Specifically, this report is unique in that it describes the pathological changes in leukostasis retinopathy on multimodal imaging in a follow-up of approximately 8 months. In the UWFA and OCTA of our cases, the focal nonperfusion area was mainly observed in the periphery rather than the macula. As peripheral retinal vessels require high perfusion pressure to pump blood, they are more sensitive to small changes in the blood flow and show more severe ischemic changes than the macula [4]. After systemic treatment, foveal microvascular abnormalities remained in the macular area on OCTA. These cases suggest that partial ischemia of the retinal capillaries may persist even after remission of CML. The VD of the CC in OCTA recovers close to normal values with the help of abundant choroidal blood flow, but not sufficiently in SCP and especially in DCP. The DCP has an interlocking meshwork of similar capillary-sized vessels and is vertically connected to the SCP without collateral channels, resulting in decreased perfusion of the DCP [5]. Overall, early diagnosis of leukostasis retinopathy through multimodal imaging, prompt referral to hemato-oncology, and continuing ophthalmic examinations after hematological remission are important.

Acknowledgements

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Notes

Conflicts of Interest: None.

Funding: None.

References

1. Vicini G, Nicolosi C, Malandrino D, et al. Leukostasis retinopathy with leukemic infiltrates as onset manifestation of chronic myeloid leukemia: a case report. Eur J Ophthalmol 2021;31:NP116-21.
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2. Kincaid MC, Green WR. Ocular and orbital involvement in leukemia. Surv Ophthalmol 1983;27:211-32.
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3. Coscas F, Sellam A, Glacet-Bernard A, et al. Normative data for vascular density in superficial and deep capillary plexuses of healthy adults assessed by optical coherence tomography angiography. Invest Ophthalmol Vis Sci 2016;57:OCT211-23.
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4. Attariwala R, Jensen PS, Glucksberg MR. The effect of acute experimental retinal vein occlusion on cat retinal vein pressures. Invest Ophthalmol Vis Sci 1997;38:2742-9.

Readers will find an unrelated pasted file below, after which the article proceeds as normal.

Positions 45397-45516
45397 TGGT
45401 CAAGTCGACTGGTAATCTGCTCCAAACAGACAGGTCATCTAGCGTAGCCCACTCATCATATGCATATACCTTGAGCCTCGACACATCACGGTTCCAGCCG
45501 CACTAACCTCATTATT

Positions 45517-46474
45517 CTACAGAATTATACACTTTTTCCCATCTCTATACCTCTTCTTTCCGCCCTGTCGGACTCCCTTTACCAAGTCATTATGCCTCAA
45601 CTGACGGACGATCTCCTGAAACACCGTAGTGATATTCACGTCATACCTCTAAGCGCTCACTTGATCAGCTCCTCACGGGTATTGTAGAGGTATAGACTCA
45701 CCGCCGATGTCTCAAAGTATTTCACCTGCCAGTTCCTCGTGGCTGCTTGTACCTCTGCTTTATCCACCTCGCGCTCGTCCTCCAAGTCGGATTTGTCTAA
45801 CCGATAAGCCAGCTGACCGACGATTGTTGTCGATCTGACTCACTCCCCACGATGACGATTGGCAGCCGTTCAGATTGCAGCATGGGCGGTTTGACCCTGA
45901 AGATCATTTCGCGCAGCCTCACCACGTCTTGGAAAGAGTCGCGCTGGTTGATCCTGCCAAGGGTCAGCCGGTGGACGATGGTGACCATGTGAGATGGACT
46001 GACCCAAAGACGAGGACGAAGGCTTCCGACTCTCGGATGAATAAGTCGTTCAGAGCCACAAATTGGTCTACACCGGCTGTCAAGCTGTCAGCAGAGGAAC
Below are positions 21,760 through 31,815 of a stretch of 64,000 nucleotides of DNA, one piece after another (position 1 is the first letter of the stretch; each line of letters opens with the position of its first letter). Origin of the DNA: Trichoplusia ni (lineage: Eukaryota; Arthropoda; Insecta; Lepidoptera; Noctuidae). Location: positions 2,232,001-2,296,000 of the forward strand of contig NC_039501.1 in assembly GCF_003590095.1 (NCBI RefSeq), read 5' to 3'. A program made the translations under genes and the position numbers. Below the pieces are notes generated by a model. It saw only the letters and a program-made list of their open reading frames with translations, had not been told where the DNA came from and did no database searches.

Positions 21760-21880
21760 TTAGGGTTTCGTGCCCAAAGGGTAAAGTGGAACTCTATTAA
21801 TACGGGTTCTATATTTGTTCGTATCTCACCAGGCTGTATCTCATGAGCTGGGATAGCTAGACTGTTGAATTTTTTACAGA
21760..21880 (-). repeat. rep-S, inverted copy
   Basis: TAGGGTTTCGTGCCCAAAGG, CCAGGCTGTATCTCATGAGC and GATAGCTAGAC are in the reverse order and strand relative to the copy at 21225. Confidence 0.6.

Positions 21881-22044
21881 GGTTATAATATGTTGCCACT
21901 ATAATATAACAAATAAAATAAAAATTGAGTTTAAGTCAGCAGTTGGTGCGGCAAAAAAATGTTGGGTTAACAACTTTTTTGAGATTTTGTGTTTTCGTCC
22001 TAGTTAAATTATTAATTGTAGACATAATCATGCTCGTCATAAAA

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5. Spaide RF. Volume-rendered optical coherence tomography of retinal vein occlusion pilot study. Am J Ophthalmol 2016;165:133-44.
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Fig. 1
Images of the two cases. (A-H) Case of the 19-year-old male patient. (A-E) Initial images. (A) Ultra-widefield (UWF) retinal imaging in both eyes showed marked venous dilatation and tortuosity, multiple retinal and preretinal hemorrhages, Roth spots, and multiple whitish retinal infiltrates. (B) Optical coherence tomography (OCT) revealed subretinal fluid (SRF) and intraretinal fluid (IRF), thickened choroid and blot hyperreflective lesions in the inner retinal layer in both eyes. (C) UWF angiography (UWFA) showed hypofluorescence at the temporal area and diffuse leakage in both eyes. (D) UWF indocyanine green angiography (ICGA) showed no abnormalities other than dilatation of choroidal vessels. (E) Baseline OCT angiography (OCTA) of the superficial capillary plexus (SCP), deep capillary plexus (DCP), and choriocapillaris (CC) in the 6 × 6-mm area centered on the fovea. OCTA image showed blockage areas due to the screen effect from hemorrhage and focal nonperfusion lesions on the SCP, DCP, and CC in both eyes. The images of the upper line of the OCTA are the right eye, and the images of the lower line are the left eye. (F-H) Images after treatment. (F,G) After 7 months of treatment with dasatinib, UWF and OCT findings almost improved, but outer retinal disruption remained. (H) OCTA images of the SCP, DCP, and CC revealed focal nonperfusion lesion in both eyes. (I-P) Case of the 25-year-old male patient. (I-M) Initial images. (I) UWF retinal imaging in both eyes showed intraretinal hemorrhages, Roth spots, and venous tortuosity. Optic disc swelling was noted in both eyes. (J) OCT showed shallow SRF and IRF and hyperreflective lesions in the inner retinal layer in both eyes. (K) Initial UWFA demonstrated nonperfusion areas in the peripheral retina. Vascular and disc leakage was noted in both eyes. (L) Choroidal nonperfusion was not seen in either eye at baseline UWF ICGA. (M) Baseline OCTA of SCP, DCP, and CC showed blocked areas and nonperfusion lesions. (N-P) Images after treatment. (N,O) After 8 months of treatment with dasatinib, UWF and OCT imaging improved over initial images. (P) OCTA images showed slight improvement in vessel density of SCP, DCP and CC compared to the initial but focal capillary dropout remained. VD = vascular density.